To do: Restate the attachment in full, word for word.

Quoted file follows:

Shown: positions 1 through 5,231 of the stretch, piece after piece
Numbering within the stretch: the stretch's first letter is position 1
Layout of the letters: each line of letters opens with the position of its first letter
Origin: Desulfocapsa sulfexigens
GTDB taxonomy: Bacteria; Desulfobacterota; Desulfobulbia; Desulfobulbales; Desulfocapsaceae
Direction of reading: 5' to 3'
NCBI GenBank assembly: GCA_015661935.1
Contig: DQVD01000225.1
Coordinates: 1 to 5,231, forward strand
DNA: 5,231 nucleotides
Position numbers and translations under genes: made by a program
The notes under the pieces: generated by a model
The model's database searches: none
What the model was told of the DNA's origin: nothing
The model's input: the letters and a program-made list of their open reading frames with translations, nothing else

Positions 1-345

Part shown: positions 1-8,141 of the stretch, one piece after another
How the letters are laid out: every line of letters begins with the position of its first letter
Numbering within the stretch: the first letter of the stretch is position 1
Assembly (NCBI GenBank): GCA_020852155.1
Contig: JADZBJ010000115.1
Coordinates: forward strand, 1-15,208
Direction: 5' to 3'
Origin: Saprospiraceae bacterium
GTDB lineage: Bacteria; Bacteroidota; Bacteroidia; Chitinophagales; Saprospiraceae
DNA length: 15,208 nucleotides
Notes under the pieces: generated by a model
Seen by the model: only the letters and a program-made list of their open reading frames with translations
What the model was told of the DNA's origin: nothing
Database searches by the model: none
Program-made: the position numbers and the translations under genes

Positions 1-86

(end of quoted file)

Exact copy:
Shown: positions 1 through 5,231 of the stretch, piece after piece
Numbering within the stretch: the stretch's first letter is position 1
Layout of the letters: each line of letters opens with the position of its first letter
Origin: Desulfocapsa sulfexigens
GTDB taxonomy: Bacteria; Desulfobacterota; Desulfobulbia; Desulfobulbales; Desulfocapsaceae
Direction of reading: 5' to 3'
NCBI GenBank assembly: GCA_015661935.1
Contig: DQVD01000225.1
Coordinates: 1 to 5,231, forward strand
DNA: 5,231 nucleotides
Position numbers and translations under genes: made by a program
The notes under the pieces: generated by a model
The model's database searches: none
What the model was told of the DNA's origin: nothing
The model's input: the letters and a program-made list of their open reading frames with translations, nothing else

Positions 1-345

Part shown: positions 1-8,141 of the stretch, one piece after another
How the letters are laid out: every line of letters begins with the position of its first letter
Numbering within the stretch: the first letter of the stretch is position 1
Assembly (NCBI GenBank): GCA_020852155.1
Contig: JADZBJ010000115.1
Coordinates: forward strand, 1-15,208
Direction: 5' to 3'
Origin: Saprospiraceae bacterium
GTDB lineage: Bacteria; Bacteroidota; Bacteroidia; Chitinophagales; Saprospiraceae
DNA length: 15,208 nucleotides
Notes under the pieces: generated by a model
Seen by the model: only the letters and a program-made list of their open reading frames with translations
What the model was told of the DNA's origin: nothing
Database searches by the model: none
Program-made: the position numbers and the translations under genes

Positions 1-86